syn*er*gy, (sinərjē), n.
The increased effectiveness that results when two or more people or businesses work together
Synergy, in the common lexicon, is the magic that makes collaborations more efficient, effective and profitable than individualized efforts. It originates from the Latin word synergia,meaning “cooperation.” You’re most likely to hear it used to describe the potential benefits of a collaborative or combined effort, like a strategic partnership, merger and acquisition, creative brainstorming session or co-branding effort.
But there are actually two types of synergy: positive synergy and negative synergy. And to make things even more confusing, negative synergy can be a good thing and a positive synergy can be a bad thing.
Positive synergy is when the sum of the whole is greater than the sum of its parts — essentially, when two plus two equals a number greater than four. Negative synergy is when the sum of the whole is lesser than the sum of its parts, or when two plus two equals less than four.
In the world of business, we rarely hear synergy used to describe undesirable reactions. Synergy is a word that’s overused to describe desired outcomes but under-utilized to evaluate undesirable implications and to mitigate risks. This phenomena is referred to as synergy bias, and it’s a problem because you can’t mitigate risks of which you are not yet aware.
It would seem to follow that as a business, you should always aim for positive synergy. Negative synergy calls to mind your classic death-by-committee and meeting fatigue—situations where collaboration actually reduces efficiency rather than igniting it.
But a neutralized outcome is not always a bad thing: for example, acquiring a company, technology or new hire for the purpose of neutralizing an internal weakness in your company. Reducing the strength or severity of a competitive weakness is a beneficial example of negative synergy.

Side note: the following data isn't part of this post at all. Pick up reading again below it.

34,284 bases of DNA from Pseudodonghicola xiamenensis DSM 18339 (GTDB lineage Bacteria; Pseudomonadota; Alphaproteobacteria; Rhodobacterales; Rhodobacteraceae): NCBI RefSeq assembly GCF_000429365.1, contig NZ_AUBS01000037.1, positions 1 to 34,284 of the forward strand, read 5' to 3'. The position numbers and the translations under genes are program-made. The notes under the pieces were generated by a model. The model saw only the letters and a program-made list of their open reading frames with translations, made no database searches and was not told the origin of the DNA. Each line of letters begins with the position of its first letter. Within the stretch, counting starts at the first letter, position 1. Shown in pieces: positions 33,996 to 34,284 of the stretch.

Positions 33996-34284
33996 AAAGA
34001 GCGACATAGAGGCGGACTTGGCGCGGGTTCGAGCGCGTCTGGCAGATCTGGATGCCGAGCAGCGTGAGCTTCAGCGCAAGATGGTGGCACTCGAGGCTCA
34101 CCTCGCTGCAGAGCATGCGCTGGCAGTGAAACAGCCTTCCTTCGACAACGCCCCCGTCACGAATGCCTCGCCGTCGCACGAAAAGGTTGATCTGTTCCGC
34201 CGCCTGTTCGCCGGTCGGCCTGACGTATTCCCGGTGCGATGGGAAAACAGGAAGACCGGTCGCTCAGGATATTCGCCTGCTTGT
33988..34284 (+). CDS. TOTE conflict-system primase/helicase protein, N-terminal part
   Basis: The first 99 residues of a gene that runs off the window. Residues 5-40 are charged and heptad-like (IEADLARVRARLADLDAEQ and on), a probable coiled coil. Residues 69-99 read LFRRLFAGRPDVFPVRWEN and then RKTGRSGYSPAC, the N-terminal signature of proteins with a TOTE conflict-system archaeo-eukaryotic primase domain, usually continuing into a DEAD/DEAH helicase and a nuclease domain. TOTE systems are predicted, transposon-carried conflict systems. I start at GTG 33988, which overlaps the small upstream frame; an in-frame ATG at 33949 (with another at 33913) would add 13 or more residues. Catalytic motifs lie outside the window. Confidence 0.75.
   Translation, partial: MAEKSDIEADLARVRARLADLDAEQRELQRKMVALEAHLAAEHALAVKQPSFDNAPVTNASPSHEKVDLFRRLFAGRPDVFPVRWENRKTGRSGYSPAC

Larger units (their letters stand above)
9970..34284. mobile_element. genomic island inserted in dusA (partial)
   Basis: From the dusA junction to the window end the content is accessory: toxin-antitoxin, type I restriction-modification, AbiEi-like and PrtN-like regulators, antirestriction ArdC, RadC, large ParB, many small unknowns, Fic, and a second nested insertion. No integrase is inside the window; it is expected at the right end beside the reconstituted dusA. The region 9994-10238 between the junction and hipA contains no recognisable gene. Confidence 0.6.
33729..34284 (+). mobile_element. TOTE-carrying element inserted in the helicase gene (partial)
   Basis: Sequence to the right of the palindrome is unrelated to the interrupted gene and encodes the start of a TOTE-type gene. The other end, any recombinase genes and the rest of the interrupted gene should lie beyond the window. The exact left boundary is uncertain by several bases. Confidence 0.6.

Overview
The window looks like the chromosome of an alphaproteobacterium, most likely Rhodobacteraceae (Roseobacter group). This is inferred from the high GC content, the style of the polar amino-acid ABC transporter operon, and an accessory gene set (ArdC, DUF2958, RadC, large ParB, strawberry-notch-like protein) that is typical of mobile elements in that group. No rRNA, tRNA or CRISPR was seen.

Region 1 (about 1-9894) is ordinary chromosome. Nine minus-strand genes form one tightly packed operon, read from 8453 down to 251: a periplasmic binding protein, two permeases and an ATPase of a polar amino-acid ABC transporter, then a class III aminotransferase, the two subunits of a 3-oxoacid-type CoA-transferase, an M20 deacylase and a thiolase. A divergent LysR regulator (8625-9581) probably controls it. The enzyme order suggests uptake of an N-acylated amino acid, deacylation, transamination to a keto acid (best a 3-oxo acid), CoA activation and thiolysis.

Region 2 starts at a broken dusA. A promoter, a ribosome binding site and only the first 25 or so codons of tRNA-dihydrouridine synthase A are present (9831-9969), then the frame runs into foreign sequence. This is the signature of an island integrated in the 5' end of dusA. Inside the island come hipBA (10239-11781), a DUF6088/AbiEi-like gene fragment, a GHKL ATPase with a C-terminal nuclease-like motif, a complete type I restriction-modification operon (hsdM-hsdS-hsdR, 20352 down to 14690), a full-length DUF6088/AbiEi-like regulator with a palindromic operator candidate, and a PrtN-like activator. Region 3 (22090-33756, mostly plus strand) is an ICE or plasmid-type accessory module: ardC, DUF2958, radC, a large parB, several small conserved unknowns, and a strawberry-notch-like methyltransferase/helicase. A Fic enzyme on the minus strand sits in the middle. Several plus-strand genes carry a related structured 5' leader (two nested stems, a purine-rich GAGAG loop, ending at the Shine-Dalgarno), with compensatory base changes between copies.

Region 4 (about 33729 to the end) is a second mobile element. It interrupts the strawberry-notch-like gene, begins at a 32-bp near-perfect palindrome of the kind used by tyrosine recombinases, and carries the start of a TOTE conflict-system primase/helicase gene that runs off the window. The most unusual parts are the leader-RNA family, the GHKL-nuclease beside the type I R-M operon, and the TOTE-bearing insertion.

Positive synergistic reactions aren’t inherently desirable just because two components are stronger together. Teams that share an aversion to risk often experience synergy. Their shared aversion is reinforced, making them more risk-averse together than apart. This can create significant barriers to innovation, change-management, and an organization’s ability to respond to market shifts. The synergy sparked by sameness can result in less dynamic teams.
The good news: When a positive synergy causes harm instead of benefit, negative synergies have the potential to neutralize the outcome. Incorporating new team members who excel at strategic change-management can neutralize the group’s overall risk aversion while still reducing the risks associated with stagnation. Cross-functional teams — which create synergy through breadth of experience, expertise and perspective rather than their focus on sameness — are another example of neutralizing undesirable synergy.
The secret to leveraging collaborative efforts to drive revenue, sales and efficiency is to evaluate the potential for both desirable and undesirable synergies — which can be positive or negative. When vetting a collaborative arrangement, consider not just the potential success of your combined strength but also the potential downfall of that very strength. Once you’ve identified the potential undesirable synergies, you can strategically avoid them and mitigate the risk of unintended outcomes.